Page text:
Unified Communications Deployment Blues

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Unified Communications Deployment Blues

Today, unified communications is being touted by many, including Microsoft with their Office Communications Server 2007 (OCS 2007) due out later this year and Cisco with their aptly named  Cisco Unified Communications. Unified communications often combines many or all of the following: instant messaging/IM with business presence, VoIP, videoconferencing, online collaboration, desktop sharing, and unified messaging (email, voicemail, fax in your Inbox). Of these applications, which all run on your network, VoIP and videoconferencing are extremely sensitive to jitter, latency, and packet loss. Unfortunately, many enterprises are beginning to deploy unified communications without performing any pre-deployment testing of their network to ensure these applications meet strict quality of service standards. Network Instruments, a provider of VoIP testing tools, has a very interesting blog post discussing VoIP pre-deployment, and the blogger (Stephen Brown) also links to a helpful VoIP deployment whitepaper worth checking out.

Not performing any pre-deployment testing is especially true of the small-to-medium business (SMB) market which often has limited IT/networking staff or none at all. Even when they do have IT staff, often times the IT person isn't knowledgeable on troubleshooting network issues using a packet sniffer such as Ethereal/Wireshark. So when network issues do strike, the IT manager is often clueless to the source of the problem. It could be that someone has a virus that is flooding the network, or someone is using a bandwidth-hungry application such as Bittorrent. But without the proper network training, the IT manager could spend hours trying to solve the problem.

Or worse, the problem could stop just as quickly as it came all by itself and the IT manager would have no clue what caused the issue and if it will strike again. This leaves the IT manager with little confidence in deploying and running unified communications applications on the network. Essentially, the corporation's entire communications infrastructure is riding on the network - so if the network goes down, everything goes down. No IT manager is going to risk his/her job if they don't have 100% confidence they can quickly troubleshoot and fix any unified communications problems themselves or with outside help.

When I spoke with Microsoft a few weeks ago and asked them who their target market was for Office Communications Server 2007, Microsoft told me their target was the SMB which already has Active Directory and Exchange Server deployed with an internal IT staff. The strong impression I was left with is that Microsoft is going to rely on SMB's internal IT personnel to deploy OCS 2007, as well as maintain it.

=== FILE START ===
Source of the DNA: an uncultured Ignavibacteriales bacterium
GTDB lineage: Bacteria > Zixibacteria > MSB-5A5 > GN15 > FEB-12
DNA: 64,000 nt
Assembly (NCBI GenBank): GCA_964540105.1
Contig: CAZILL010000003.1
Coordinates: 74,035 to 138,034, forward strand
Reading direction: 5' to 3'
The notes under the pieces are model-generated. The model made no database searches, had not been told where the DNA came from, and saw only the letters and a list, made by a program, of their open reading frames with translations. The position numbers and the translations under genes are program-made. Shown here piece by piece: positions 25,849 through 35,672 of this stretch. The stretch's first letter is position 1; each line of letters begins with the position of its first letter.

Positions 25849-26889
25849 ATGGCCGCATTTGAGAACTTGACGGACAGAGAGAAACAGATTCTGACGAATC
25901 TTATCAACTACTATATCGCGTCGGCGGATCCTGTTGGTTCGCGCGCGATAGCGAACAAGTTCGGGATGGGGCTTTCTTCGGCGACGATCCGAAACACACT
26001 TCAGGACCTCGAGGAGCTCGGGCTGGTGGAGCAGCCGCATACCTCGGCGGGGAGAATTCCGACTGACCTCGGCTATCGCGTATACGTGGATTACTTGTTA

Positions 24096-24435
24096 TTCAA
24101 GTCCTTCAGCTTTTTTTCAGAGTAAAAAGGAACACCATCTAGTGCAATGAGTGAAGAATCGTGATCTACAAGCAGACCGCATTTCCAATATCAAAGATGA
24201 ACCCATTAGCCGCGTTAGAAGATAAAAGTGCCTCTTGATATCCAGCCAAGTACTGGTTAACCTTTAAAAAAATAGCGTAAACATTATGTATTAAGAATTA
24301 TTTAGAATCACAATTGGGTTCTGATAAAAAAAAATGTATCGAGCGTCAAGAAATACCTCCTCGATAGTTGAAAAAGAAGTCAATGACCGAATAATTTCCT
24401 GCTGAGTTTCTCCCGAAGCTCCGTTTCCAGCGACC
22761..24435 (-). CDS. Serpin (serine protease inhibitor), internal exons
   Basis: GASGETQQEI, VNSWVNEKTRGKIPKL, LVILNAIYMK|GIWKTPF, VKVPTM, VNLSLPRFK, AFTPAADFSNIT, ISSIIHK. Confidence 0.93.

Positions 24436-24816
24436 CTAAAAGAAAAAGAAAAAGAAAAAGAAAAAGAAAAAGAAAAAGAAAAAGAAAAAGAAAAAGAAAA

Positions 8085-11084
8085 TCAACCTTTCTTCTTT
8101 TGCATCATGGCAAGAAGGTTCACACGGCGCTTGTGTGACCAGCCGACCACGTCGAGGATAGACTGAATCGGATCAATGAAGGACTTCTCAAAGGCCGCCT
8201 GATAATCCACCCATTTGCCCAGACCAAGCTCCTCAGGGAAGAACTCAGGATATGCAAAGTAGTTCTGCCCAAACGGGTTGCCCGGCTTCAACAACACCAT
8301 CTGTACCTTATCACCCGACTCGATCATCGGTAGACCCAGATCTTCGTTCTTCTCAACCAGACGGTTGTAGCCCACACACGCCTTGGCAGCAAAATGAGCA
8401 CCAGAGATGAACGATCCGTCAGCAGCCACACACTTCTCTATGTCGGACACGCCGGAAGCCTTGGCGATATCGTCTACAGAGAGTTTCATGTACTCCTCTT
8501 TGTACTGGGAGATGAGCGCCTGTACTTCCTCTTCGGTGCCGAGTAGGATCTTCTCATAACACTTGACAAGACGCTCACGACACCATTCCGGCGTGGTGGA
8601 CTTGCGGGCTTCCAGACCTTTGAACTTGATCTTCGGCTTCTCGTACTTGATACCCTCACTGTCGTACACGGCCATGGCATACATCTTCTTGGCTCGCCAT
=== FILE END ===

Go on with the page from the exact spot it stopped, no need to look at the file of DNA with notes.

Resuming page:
I have my doubts about this strategy. I did a soup-to-nuts installation of OCS 2007 with a Microsoft rep assisting in the installation and giving me a full demo afterwards. Although Microsoft has done a tremendous job making the installation as painless as possible, there are a lot of components to their unified communications platform. It requires schema changes to Active Directory, installation of a Certificate Server & certificates, knowledge of regular expressions for dial plans, deployment of a Mediation Server for connecting to the PSTN, some knowledge of SIP configuration, and much more. Heck, the OCS Planning Guide is 212 pages long and that's just the "planning" stage. The Admin Guide is 249 pages long! There are a whopping 14 OCS 2007 documents all-told, though you won't need all of them depending on your requirements.

Now this is just the "deployment" part. Supposing you have IT staff with the patience to read all that documentation, you still have the problem of what happens when network issues strike. Who is going to help you? Is it Microsoft? They can give you phone support and make sure OCS 2007 is configured properly, but I doubt they'll remotely troubleshoot your network for you. You're on your own.

I don't mean to pick on Microsoft in particular. It's just they've invested so much into their unified communications strategy and are positioning themselves as the leader in the space. Let me add that I am very impressed with OCS 2007, which is one damn cool unified communications application.Unified Communications - Who's Going to Help? I just think Microsoft needs to build a support channel to help SMBs with not only deploying OCS 2007, but also performing network pre-deployment testing and also post-deployment support services for when network issues arise causing the entire communications infrastructure to degrade or go down entirely.

So many ?s...
So the question arises, who is going to provide technical assistance for unified communications in the SMB market? Who is going to ensure your telephone, email, voicemail, calendaring, fax, and conferencing are going to be reliable? Without that guarantee of technical assistance, the SMB market will be slow to deploy any unified communications applications on their network.


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